How Attackers Can Steal Windows Credentials on Zoom Using UNC Links
In light of COVID-19-related isolation orders, are your employees conferencing at home using Zoom? If so, read on to learn about a serious security problem.
If you’ve been working remotely from home due to COVID-19-related lockdown and isolation orders, chances are, you’ve been using Zoom. Amidst the coronavirus pandemic of 2020, Zoom truly seems to be having its moment in the sun.
In effect, it’s the equivalent to FaceTime, but for business conference calls. Special features such as the ability to chat, share links and workspaces, and collaborate online, allow it to work particularly well for work-from-home employees who must collaborate.
There’s bad news for Windows Zoom users, however.
IT Security specialists have recently uncovered issues related to Zoom’s ability to share links. These issues are not minor. They have made it possible for attackers to actually steal credentials from users and even access a user’s camera and microphone.
Ian Brady with Steadfast Solutions, a top Melbourne managed IT services provider shares insights into security issues with Zoom.
How Attackers Can Steal Windows Credentials
In fact, Zoom is experiencing a number of security issues at the moment, and truthfully, whether you use Windows or MacOS machines, it’s important to be on guard for security breaches.
While Zoom is working to contain these issues and remedy the holes and flaws that have allowed for problems, this is what Windows Zoom users need to understand:
A Vulnerability in Messaging and Hyperlink-Use
Zoom users who meet to participate in a video or voice chat can simultaneously chat through text messages. It is inevitable that within these text chats, URLs may be passed between users.
Whenever a URL is put into the chat, however, it will actually be converted into a hyperlink by Zoom. This makes it easy for the recipient of the URL message to click on it and go directly to that page on the web, within their specified browser.
The problem is that Windows networking UNC paths — when put into a chat message — will convert to hyperlinks or clickable links as well. This may not seem to be a problem at first. However, when this happens, the recipient can actually click on the link, and Windows will try to connect that person and open the file.
Again, you may be wondering, what’s the big deal?
Well, when Windows does this, it will actually — by default — send out the sender’s Windows credentials (login and NTLM password hash). This information can then be decoded by using any number of simple cracking tools found online.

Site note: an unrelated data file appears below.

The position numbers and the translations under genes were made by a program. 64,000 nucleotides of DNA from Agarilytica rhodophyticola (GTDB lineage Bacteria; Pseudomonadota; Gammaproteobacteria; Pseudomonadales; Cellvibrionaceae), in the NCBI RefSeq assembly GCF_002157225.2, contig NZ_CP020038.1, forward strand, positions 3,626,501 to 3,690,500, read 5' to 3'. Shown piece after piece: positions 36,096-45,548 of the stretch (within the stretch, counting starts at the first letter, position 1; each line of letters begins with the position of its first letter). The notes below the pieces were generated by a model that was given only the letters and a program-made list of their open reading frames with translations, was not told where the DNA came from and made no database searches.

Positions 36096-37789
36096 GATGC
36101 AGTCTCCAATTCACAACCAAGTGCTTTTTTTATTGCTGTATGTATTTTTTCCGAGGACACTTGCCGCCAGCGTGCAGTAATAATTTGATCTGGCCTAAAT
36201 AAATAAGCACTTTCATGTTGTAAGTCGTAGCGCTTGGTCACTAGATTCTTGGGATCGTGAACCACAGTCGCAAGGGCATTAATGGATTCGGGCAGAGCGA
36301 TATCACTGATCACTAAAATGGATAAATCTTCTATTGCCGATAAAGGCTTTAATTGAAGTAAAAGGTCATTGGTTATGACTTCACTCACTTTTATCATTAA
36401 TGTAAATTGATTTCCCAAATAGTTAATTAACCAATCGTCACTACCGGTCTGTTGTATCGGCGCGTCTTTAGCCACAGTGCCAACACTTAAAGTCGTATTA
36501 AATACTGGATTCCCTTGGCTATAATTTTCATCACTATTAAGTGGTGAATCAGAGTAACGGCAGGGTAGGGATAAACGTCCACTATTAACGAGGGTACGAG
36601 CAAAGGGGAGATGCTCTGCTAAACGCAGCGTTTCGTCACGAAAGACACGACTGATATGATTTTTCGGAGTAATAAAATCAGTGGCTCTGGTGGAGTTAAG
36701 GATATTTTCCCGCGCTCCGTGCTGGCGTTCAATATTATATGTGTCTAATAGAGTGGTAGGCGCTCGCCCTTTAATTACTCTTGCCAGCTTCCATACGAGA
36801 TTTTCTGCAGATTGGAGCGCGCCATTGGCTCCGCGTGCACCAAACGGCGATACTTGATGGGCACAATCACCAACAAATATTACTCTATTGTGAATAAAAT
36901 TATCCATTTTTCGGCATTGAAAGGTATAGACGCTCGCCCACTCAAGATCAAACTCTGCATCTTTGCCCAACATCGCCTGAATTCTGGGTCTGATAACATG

Many white hat hackers and security specialists have been able to replicate these results. For now, Zoom has stopped the default code that changes URLs and UNC paths to hyperlinks automatically. Still, it is advised that users continue being wary of sending links via chat.
Other Problems With Zoom
There are additional problems that may occur because of the flaw with how Zoom sends links. Most notably, it’s been discovered that a hacker could actually use the UNC injects to start programs on the user’s computer.
Additionally, “Zoom-bombing” incidents have been taking place in alarming numbers. Users who are participating in conference calls are being “bombed” by hackers who have breached the conference call or video chat. The users might be having business meetings or lessons when a hacker will show up and shout profanities, show obscene photographs, or exploit the communication in other ways.
To avoid this, it’s important to never make your calls public, to keep your contact lists updated, and to not share links to Zoom calls on social media.
It’s Now More Important Than Ever to Keep Your Business Secure
In times of economic strife, widespread anxiety, and a lack of focus on security, it is, in fact, more important than ever to put more attention on your business’s security. Speak with your managed service provider today to learn more about keeping your Zoom calls, network access, and data secure.
Stuart Crawford serves as Managing Partner with Ulistic LP, a specialty MSP Marketing firm focused on information technology marketing and business development. He brings a wealth of knowledge and experience pertaining to how technology business owners and IT firms can use marketing as a vehicle to obtain success.